Tauck Rolls Out the Second Year of BBC Earth
PHOTO: A BBC filmmaker with Tauck in Botswana. (Photo courtesy of Tauck)
Tauck rolled out its second year edition of its BBC Earth Journeys. Following the same path as Tauck’s tour/film partnership with filmmaker Ken Burns introduced in 2010, Tauck rolled out its first tours from its BBC Earth partnership in 2015. As with the Ken Burns partnership, the idea is to infuse Tauck tour experiences with BBC content.
The merging of the film company and the tour company takes place on three levels: insights and expertise from BBC filmmakers that Tauck leverages in crafting Earth Journeys itineraries, film vignettes shown during the tour experience, and finally what Tauck calls the “gadgets” of the BBC filmmakers, such as FLIR thermal imaging cameras and camera traps, which will also become part of the tour experience on some Tauck tours.
BBC Earth is a division of BBC Worldwide, the commercial arm of The British Broadcasting Corp., and the producer of nature-based documentaries such as “Planet Earth,” “Frozen Planet” and “Life and The Blue Planet."
As the tour operator rolls out its second year’s BBC product line, Tauck’s Jeremy Palmer believes the bugs have been worked out and the new product line is up and running without a hitch.
“Twenty-fifteen was the launch year of BBC Earth Journeys,” said Palmer. “We didn’t have all our itineraries in place, though we had all the components in place. It was our first time running through the tours. In 2016 we are now in our full portfolio. We have 17 itineraries that are BBC Earth Journeys covering all our natural history footprint from Africa, to the poles, to the Galapagos, to India, etc. We have all the BBC videos in place that our guests are watching. And we have all the gadgets in place.”
The BBC content has been introduced to Tauck programs across the company’s various product lines, including its traditional Tauck World Discovery escorted tour programs, its Bridges family programs, its Culturious programs for the “culturally curious” and its small ship series.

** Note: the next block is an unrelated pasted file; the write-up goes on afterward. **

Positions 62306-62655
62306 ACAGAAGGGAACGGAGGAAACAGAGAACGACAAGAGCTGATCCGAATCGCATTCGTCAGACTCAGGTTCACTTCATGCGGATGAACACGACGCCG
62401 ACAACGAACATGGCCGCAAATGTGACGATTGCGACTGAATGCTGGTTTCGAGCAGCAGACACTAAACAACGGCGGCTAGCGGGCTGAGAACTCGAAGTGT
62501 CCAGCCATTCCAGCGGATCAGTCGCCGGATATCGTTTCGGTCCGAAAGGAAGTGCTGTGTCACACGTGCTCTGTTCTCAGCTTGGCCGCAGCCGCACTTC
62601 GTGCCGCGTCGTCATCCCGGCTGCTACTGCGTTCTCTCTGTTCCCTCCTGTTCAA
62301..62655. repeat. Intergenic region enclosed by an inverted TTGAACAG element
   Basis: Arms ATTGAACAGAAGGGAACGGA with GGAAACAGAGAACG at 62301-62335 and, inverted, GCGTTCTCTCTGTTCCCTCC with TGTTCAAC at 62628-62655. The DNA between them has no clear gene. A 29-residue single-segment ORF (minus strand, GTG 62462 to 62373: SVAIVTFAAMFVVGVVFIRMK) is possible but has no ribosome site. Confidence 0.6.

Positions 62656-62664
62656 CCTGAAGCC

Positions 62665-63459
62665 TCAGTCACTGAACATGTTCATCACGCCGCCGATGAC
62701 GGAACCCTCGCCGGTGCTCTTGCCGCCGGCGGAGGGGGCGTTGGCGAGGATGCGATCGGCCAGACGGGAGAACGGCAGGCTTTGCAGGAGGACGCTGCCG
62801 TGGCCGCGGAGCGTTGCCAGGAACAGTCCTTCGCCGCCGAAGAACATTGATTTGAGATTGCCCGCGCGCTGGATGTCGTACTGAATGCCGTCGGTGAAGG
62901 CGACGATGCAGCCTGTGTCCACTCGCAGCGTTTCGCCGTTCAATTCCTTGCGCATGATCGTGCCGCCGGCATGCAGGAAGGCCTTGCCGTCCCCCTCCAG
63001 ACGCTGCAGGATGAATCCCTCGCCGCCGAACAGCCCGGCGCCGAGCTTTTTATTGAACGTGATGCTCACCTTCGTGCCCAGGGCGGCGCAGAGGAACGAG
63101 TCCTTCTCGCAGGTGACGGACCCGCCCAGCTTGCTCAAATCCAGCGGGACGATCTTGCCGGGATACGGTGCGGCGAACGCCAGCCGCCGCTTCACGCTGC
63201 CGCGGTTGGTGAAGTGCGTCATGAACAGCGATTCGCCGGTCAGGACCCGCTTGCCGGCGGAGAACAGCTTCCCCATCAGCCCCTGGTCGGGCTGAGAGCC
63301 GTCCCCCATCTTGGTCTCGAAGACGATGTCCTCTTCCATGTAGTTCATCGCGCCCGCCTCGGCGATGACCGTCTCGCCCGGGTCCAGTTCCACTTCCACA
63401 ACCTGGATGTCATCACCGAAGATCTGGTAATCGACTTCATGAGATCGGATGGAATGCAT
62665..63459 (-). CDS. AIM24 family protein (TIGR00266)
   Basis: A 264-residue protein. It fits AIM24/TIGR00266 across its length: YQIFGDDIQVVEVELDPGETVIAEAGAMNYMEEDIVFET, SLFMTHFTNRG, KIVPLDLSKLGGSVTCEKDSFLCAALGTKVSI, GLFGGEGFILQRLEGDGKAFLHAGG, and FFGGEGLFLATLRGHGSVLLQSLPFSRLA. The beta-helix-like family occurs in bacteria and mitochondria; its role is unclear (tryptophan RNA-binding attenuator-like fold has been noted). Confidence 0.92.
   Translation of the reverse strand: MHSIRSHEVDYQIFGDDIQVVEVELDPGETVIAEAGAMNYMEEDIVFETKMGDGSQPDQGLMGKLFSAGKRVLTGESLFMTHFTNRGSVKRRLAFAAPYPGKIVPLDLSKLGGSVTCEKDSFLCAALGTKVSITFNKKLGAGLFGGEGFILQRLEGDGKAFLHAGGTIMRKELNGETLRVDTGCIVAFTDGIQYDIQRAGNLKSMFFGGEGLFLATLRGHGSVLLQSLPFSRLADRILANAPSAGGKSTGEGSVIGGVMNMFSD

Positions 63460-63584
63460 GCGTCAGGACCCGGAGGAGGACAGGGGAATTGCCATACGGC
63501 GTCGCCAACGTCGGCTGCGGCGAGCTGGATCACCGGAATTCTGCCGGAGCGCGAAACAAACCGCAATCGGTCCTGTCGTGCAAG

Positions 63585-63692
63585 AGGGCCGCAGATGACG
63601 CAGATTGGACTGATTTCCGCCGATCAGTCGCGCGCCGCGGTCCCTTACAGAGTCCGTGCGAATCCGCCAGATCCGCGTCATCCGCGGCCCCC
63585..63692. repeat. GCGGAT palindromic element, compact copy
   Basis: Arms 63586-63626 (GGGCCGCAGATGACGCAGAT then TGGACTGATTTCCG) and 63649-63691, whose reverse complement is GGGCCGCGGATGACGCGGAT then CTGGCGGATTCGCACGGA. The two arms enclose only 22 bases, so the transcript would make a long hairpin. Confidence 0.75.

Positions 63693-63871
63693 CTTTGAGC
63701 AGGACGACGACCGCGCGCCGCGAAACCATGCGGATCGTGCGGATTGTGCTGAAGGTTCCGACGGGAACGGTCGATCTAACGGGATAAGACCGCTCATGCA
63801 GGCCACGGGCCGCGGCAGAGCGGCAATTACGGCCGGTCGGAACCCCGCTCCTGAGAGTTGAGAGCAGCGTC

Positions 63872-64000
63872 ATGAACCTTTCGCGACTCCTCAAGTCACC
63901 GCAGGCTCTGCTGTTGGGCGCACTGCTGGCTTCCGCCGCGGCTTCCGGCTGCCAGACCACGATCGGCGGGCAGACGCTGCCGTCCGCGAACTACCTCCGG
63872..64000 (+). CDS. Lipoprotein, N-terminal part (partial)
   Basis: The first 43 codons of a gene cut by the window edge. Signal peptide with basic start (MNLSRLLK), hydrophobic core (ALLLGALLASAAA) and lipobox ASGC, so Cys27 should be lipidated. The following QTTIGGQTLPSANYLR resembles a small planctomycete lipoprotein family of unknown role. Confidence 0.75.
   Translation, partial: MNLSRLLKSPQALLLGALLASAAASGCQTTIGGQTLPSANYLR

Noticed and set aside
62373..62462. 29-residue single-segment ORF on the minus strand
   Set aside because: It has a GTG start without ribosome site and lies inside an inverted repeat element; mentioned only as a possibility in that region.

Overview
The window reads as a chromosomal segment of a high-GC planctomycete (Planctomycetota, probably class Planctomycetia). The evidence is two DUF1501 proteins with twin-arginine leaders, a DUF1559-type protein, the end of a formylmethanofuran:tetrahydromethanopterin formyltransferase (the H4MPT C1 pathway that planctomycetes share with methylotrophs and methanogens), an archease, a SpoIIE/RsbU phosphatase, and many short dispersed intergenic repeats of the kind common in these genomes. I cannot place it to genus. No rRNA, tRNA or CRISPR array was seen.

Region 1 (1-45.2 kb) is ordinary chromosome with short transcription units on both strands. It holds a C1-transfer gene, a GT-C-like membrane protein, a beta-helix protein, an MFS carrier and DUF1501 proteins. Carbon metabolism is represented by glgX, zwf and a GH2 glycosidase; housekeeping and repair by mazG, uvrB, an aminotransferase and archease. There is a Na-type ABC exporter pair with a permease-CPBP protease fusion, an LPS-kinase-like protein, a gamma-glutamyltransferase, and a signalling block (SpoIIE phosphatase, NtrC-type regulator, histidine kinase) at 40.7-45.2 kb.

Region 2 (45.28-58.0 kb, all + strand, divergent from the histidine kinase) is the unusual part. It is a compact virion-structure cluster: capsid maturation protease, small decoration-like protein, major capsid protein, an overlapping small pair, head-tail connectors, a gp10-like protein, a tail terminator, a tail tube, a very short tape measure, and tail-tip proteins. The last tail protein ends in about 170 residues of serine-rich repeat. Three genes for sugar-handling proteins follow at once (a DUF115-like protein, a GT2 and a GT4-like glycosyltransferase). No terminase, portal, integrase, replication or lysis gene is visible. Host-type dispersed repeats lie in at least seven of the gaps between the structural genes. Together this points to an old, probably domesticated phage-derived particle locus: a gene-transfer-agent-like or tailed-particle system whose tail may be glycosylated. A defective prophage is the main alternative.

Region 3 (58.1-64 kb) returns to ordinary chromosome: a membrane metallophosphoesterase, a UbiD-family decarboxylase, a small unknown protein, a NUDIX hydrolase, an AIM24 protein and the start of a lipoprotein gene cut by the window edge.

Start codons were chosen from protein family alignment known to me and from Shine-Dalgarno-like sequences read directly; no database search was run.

The nature element is growing in popularity in touring, Palmer said.
“Experiences that are nature focused or animal focused are an incredibly important part of our industry,” said Palmer. “It’s one of fastest growing sectors. Within Tauck not only is it one of our fastest growing product lines in terms of absolute numbers, people traveling to these natural realms is a fair proportion of our business.”
Tauck’s integration of the BBC content into its nature-based programs is similar to how it integrated Ken Burns film content into its North American tours.
“Anything that’s in North America we’ve infused with the Ken Burns content because it makes that experience better,” said Palmer. “It’s the same philosophy with BBC. We’re always trying to give our guests better stories, richer content, exclusive content, so we partnered with the BBC to provide that. It doesn’t matter which brand it is, if it’s touching natural history or animals, we’ve layered in BBC content to make the experience better.”
Guest reaction has been strongly positive, Palmer said, and guests are saying they want more BBC content.
“So what we’re doing now is we are in discussions with BBC to expand the partnership, to move into other content areas and to other physical geographies. We’re looking to expand within natural history realm and perhaps beyond.”
The merging of touring and filmmaking comes down to the common element of storytelling.
“The whole basis of this is that the BBC folks who work on 'Planet Earth' are some of the best storytellers you’ll ever meet,” said Palmer. “These folks are the real deal in terms of the filming, the knowledge, the passion... You just can’t help but learn and be energized when talk to them.”
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